Using the Dataiku platform, Etihad built a forecasting system to model and predict passenger arrivals. The benefit was that airport managers were able to make better decisions on ground staffing, what staff they needed and when. And with external suppliers this resulted in better contractual negotiations.
Another use case that was taken up by the Dataiku team was managing and responding to incoming inquiry emails. The Etihad CRM system was receiving and logging incoming email queries. The challenge was to categorize, forward, and respond in the shortest possible time to these emails. These emails needed to reach the right person through automated categorization.
“The problem was, how do you route those emails efficiently to make sure that they are dealt with, by the correct people and that responses are getting back to the people who are asking the questions as rapidly as possible,” Dataiku’s Bhatia says.
Using NLP to optimize customer response times
What Dataiku built was an email classification system that could look at what was being asked and using NLP (natural language processing) classify the emails. Using these classifications, the CRM system would then make sure it was routed to the correct person to be deal with.
Natural language processing gives computer systems the ability to understand and make decisions from either spoken words or text. The natural language algorithm is fundamental here to provide an automatic summarization of the main points in a document or email. These algorithms also classify text according to categories, they can organise information, and complete email routing and spam filtering.
Inside Dataiku, the natural language processing model would pick up the emails, do some intelligent analysis on them, and then categorize them according to the particular issue, and create automatic cases within the CRM system.
Incoming emails would be fired at a suitable API within Dataiku. The API would connect with the natural language processing model and process the email, yielding the classification and the call to action within the CRM system.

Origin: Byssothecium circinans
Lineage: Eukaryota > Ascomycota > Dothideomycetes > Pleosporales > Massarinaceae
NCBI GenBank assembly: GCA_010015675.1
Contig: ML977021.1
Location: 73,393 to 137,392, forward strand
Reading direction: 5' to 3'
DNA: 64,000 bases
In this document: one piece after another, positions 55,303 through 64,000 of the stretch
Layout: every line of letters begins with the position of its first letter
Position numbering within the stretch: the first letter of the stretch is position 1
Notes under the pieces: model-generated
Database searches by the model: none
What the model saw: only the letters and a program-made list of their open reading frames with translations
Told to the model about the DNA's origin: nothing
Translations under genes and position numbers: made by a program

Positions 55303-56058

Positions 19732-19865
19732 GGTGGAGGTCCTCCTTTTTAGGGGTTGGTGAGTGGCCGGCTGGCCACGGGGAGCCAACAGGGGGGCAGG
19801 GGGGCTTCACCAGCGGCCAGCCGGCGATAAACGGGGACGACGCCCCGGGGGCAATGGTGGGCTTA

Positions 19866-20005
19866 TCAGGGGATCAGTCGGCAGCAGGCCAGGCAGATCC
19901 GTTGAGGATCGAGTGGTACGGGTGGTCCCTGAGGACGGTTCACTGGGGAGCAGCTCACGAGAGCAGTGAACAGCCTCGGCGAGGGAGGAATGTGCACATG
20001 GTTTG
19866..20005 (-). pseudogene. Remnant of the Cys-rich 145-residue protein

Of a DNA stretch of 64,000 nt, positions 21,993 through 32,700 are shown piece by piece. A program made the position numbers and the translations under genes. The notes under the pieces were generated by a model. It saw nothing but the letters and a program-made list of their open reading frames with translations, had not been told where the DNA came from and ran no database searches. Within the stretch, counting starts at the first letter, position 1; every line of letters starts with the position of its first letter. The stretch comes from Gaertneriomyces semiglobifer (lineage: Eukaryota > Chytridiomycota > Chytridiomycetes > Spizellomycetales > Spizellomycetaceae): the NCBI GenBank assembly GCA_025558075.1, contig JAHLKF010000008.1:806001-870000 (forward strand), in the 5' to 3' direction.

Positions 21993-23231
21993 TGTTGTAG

“Dataiku has helped develop use cases across the organization that are expected to result in significant cost savings over the next five years,” says Etihad’s Mufti.
Solving data modelling problems
One of the later-stage challenges of data science is data drift. This is when, over a period of time the incoming data begins to deviate from the original data that was used to build the model in the first case. The impact of this is that the model that was built, which was trained on the original data, is no longer valid.
“So, your predictive capacity and the predictive power of your model, is no longer as efficient as it should have been,” says Dataiku’s Bhatia. Dataiku has the capacity to take the model back into development again, rebuild, and retrain your model, and put it out again.
The initial use cases for the Dataiku platform have generated significant costs savings for Etihad, which has built confidence in the continued usage of data sciences through these challenging, post-pandemic recovery times, company officials say.
“Dataiku is one of the critical components of our enterprise data platform that gives our data science community all the tools that they need in one place, and facilitates collaboration across different groups of stakeholders,” Etihad’s Hammer says.
Moving forward, Etihad plans to continue to use the data-modelling platform to solve operational bottlenecks and deliver process efficiencies in a variety of use cases.